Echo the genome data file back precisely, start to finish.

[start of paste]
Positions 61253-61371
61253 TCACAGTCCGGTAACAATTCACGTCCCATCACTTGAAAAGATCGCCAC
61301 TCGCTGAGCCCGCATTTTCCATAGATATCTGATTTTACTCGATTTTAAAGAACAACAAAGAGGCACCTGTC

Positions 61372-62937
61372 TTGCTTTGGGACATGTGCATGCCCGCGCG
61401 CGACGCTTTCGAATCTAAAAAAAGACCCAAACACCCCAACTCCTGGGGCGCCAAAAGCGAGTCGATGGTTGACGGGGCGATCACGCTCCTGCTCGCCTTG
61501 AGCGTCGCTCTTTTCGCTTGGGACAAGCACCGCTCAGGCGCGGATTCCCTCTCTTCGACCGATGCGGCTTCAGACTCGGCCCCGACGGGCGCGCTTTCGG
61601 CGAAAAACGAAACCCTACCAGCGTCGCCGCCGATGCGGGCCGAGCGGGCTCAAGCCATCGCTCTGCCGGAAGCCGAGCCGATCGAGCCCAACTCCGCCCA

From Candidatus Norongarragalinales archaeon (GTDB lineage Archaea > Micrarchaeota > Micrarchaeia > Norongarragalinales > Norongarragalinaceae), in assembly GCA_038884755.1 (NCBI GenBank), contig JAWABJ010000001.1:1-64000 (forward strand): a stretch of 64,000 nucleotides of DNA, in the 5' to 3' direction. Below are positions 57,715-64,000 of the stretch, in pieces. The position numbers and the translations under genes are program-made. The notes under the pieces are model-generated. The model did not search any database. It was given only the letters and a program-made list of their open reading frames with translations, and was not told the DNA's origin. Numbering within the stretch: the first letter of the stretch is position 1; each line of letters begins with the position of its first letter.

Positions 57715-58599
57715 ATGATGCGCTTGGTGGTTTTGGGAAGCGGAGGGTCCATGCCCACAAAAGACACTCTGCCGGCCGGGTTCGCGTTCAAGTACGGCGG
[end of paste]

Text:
Positions 61253-61371
61253 TCACAGTCCGGTAACAATTCACGTCCCATCACTTGAAAAGATCGCCAC
61301 TCGCTGAGCCCGCATTTTCCATAGATATCTGATTTTACTCGATTTTAAAGAACAACAAAGAGGCACCTGTC

Positions 61372-62937
61372 TTGCTTTGGGACATGTGCATGCCCGCGCG
61401 CGACGCTTTCGAATCTAAAAAAAGACCCAAACACCCCAACTCCTGGGGCGCCAAAAGCGAGTCGATGGTTGACGGGGCGATCACGCTCCTGCTCGCCTTG
61501 AGCGTCGCTCTTTTCGCTTGGGACAAGCACCGCTCAGGCGCGGATTCCCTCTCTTCGACCGATGCGGCTTCAGACTCGGCCCCGACGGGCGCGCTTTCGG
61601 CGAAAAACGAAACCCTACCAGCGTCGCCGCCGATGCGGGCCGAGCGGGCTCAAGCCATCGCTCTGCCGGAAGCCGAGCCGATCGAGCCCAACTCCGCCCA

From Candidatus Norongarragalinales archaeon (GTDB lineage Archaea > Micrarchaeota > Micrarchaeia > Norongarragalinales > Norongarragalinaceae), in assembly GCA_038884755.1 (NCBI GenBank), contig JAWABJ010000001.1:1-64000 (forward strand): a stretch of 64,000 nucleotides of DNA, in the 5' to 3' direction. Below are positions 57,715-64,000 of the stretch, in pieces. The position numbers and the translations under genes are program-made. The notes under the pieces are model-generated. The model did not search any database. It was given only the letters and a program-made list of their open reading frames with translations, and was not told the DNA's origin. Numbering within the stretch: the first letter of the stretch is position 1; each line of letters begins with the position of its first letter.

Positions 57715-58599
57715 ATGATGCGCTTGGTGGTTTTGGGAAGCGGAGGGTCCATGCCCACAAAAGACACTCTGCCGGCCGGGTTCGCGTTCAAGTACGGCGG